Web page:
A hardy flowering evergreen throughout the state, banana shrub belongs in the magnolia family and in fact, resembles a dwarf magnolia slowly growing around 10 feet tall. The rounded canopy fills with 4-inch oval and lustrous dark green leaves with the undersides covered in brown hairs.
The 1.5-inch light yellow magnolia-like blooms burst onto the scene in spring, lasting until early summer. The fragrant blooms are said to smell like cantaloupes or ripe bananas, thus its common name. It works well as a potted specimen, borders, screens, or as an espalier. Grow in sun to light shade and in fertile well-drained soils.
Bay laurel shrubs form into hardy medium to large-sized evergreen shrubs averaging around 12 feet tall. You can create a tree form by pruning off lower branches to create a single trunk. The thick leathery green leaves are very aromatic and used for culinary purposes.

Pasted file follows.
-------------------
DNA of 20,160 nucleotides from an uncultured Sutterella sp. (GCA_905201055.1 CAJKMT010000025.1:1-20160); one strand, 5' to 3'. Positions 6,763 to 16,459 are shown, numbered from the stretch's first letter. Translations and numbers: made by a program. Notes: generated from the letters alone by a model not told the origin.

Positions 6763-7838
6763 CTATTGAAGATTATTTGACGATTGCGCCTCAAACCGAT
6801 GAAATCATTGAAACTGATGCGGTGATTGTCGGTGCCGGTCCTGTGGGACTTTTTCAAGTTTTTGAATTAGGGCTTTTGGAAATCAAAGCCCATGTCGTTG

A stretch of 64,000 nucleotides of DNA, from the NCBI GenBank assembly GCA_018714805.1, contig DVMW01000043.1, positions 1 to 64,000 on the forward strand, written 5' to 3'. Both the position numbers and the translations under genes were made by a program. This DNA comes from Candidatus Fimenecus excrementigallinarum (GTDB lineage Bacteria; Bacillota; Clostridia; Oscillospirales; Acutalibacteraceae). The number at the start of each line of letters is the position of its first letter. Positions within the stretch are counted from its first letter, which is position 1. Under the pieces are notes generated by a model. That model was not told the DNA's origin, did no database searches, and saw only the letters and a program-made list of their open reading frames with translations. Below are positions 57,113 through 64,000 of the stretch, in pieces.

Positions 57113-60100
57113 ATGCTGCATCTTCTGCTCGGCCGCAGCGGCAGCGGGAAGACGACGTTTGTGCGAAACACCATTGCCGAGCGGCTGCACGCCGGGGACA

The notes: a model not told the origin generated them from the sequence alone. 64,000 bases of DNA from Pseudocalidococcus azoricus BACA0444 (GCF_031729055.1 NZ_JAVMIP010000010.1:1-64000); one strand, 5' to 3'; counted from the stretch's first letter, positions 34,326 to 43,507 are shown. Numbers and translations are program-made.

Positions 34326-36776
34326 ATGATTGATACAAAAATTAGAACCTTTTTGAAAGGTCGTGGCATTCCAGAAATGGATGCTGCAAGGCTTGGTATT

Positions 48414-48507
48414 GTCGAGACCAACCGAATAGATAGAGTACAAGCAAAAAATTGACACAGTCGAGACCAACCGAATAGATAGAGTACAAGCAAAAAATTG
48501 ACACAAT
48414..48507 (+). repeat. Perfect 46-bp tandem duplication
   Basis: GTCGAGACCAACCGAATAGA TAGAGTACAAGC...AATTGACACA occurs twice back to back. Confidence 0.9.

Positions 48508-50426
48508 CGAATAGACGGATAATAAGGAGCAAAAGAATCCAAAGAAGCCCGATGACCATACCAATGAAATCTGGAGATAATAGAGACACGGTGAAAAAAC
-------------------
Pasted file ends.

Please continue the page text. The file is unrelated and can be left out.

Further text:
During springtime, small clusters of yellowish-green insignificant flowers bloom and spent flowers on female shrubs change into small black berries. This showy shrub performs best planted in full sun to shade and in rich, well-drained soils given regular water applications. Bay laurel works well grown in containers, planted in mass or used for a hedge or screening shrub.
Beautyberry is a native deciduous shrub producing clusters of tiny lilac flowers in springtime, giving way to large clusters of brilliantly colored purple berries in fall that attract birds and will definitely grab the eye’s attention.
It grows 6 feet tall in partial shade and in various well-drained soils and is drought- and salt-tolerant. It works well in native, wildlife and mixed, woodland or informal gardens. Beautyberry is hardy growing throughout the state.